C3 with the flashgun attached

    Various flash guns were made for the C3. My dad had one that originally took the big Edison screw base bulbs. He later bought an adapter that took Press 25 bayonet bulbs which were smaller and cheaper. I later bought him another adapter that allowed him to use the smaller M2 flashbulbs like I used in my Starflash camera. His camera had a case the had to be removed to attach the flashgun. My Matchmatic came with a case bottom that had a hole allowing the flashgun to be attached in the case. The flashgun that came with my C3 was mostly plastic and was designed for Press 25 type flashbulbs.



Pentax ME-F

Pentax ME-F with winder and 50mm f2 lens

    I bought this camera for my daughter when she got interested in photography in high school. The ME-F was an ME Super with a limited auto-focus capability. I originally purchased the camera with the 50mm lens and the winder used from a camera store in La Jolla. I later added a 28mm, 135mm, and 200mm lenses. Later on I added a telephoto zoom lens. I also provided a a camera bag and a flash unit. She used this combo all through high school.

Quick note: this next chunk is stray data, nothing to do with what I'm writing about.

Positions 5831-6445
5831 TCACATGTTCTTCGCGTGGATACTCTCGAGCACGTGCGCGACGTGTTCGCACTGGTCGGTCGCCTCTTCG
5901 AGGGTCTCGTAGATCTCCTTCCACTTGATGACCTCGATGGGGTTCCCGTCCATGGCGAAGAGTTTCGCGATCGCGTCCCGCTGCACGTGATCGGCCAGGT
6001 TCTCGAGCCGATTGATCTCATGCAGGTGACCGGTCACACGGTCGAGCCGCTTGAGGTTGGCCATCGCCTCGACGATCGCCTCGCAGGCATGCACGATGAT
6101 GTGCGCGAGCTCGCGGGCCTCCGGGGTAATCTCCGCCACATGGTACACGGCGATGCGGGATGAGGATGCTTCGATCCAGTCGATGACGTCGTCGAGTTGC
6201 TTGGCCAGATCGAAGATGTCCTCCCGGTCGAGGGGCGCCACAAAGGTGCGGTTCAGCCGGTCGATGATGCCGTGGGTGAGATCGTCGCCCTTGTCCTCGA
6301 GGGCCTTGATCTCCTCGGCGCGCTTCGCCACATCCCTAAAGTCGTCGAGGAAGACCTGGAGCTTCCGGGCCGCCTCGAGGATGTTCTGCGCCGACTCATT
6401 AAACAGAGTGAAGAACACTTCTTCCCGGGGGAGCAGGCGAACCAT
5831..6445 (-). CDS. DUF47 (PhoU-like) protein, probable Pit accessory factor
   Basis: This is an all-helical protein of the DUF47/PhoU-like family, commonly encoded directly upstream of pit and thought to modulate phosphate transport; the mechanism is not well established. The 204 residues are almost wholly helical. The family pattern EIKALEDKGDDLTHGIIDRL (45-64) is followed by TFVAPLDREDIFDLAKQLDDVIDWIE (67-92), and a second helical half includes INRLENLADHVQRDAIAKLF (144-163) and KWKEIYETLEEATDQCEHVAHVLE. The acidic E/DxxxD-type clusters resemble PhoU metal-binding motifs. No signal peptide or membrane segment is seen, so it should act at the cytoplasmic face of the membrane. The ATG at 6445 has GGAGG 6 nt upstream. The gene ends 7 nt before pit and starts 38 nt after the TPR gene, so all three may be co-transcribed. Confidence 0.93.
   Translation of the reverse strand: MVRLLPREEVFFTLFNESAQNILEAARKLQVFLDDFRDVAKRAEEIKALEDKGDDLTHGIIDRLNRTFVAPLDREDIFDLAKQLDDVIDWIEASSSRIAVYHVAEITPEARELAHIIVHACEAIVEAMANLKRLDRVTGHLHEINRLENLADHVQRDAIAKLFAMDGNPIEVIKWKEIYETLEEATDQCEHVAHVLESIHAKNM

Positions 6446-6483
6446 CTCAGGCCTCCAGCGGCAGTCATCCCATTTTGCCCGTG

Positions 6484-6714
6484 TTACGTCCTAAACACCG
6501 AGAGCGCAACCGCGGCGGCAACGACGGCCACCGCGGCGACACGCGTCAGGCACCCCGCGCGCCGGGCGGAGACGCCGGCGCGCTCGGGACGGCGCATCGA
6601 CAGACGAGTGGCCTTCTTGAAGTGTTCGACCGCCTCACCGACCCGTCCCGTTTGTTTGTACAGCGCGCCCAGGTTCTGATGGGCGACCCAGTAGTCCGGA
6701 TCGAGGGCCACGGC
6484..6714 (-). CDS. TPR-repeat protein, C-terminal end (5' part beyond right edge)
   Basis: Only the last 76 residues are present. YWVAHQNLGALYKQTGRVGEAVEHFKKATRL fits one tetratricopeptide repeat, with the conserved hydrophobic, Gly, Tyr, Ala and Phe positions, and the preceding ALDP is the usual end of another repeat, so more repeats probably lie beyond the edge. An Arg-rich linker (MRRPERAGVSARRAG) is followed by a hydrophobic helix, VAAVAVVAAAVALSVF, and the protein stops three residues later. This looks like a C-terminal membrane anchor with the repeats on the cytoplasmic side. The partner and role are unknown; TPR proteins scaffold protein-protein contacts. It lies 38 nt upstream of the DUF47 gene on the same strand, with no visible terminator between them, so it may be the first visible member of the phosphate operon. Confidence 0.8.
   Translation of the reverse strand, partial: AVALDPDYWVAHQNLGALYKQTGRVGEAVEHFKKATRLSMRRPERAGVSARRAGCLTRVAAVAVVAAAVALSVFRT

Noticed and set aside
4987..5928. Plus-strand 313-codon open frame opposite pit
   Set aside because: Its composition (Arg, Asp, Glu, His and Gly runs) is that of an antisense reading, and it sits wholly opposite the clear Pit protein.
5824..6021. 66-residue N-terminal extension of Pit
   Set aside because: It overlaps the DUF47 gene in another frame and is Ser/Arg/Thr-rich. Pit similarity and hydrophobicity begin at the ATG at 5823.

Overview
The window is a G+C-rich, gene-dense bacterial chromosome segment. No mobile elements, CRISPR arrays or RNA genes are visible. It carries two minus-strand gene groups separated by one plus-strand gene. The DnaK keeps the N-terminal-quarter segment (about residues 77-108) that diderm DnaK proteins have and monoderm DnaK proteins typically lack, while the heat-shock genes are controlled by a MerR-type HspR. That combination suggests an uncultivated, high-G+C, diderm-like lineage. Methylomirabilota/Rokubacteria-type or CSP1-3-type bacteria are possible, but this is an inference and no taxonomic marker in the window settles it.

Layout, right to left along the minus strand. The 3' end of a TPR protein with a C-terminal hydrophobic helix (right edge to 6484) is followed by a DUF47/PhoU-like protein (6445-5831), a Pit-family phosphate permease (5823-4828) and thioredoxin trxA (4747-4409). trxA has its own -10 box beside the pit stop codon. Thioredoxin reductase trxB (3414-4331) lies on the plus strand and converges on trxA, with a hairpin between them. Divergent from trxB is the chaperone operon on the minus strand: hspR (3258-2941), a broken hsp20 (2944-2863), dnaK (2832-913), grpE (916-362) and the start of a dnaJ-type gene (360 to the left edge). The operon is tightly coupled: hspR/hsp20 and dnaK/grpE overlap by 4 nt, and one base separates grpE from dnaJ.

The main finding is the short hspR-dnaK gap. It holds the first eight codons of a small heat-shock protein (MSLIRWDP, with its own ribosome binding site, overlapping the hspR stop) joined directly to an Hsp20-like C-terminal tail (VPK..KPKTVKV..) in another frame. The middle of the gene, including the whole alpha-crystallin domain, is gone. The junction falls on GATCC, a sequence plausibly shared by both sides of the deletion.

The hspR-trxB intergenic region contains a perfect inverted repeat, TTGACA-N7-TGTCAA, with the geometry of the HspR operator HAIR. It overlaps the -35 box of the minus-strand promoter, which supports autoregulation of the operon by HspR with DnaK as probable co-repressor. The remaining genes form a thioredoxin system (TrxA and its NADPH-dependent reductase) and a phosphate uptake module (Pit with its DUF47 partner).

Top View of the Pentax ME-F

    The ME-F is an electronic camera with aperture priority automation as well as manual shutter speed control. The one thing I found I disliked is that the shutter speed is controlled by up/down buttons rather than a knob. After a while one of the buttons didn't work well and changing speeds could mean cycling through them in one direction only. The only way you can see what shutter speed you have selected is by looking in the viewfinder. The auto focus worked only with a few special lenses but but the focus indicator worked with most other lenses to show when the subject was in focus. The camera used four button cells in the bottom and so was expensive to replace the batteries on.

    The ME-F had a problem with occasional shutter jams. After one such jam it was left for over a year in the jammed condition. All the springs were left in an extended condition and even after I cleared the jam it was still dead. I donated the camera to my local camera repair shop for parts.


Pentax Super Program

Front view of the Pentax Super Program. There is a place for a grip on the right front side that is missing. The white area on the prism housing is to allow backlight for the LCD displays in the viewfinder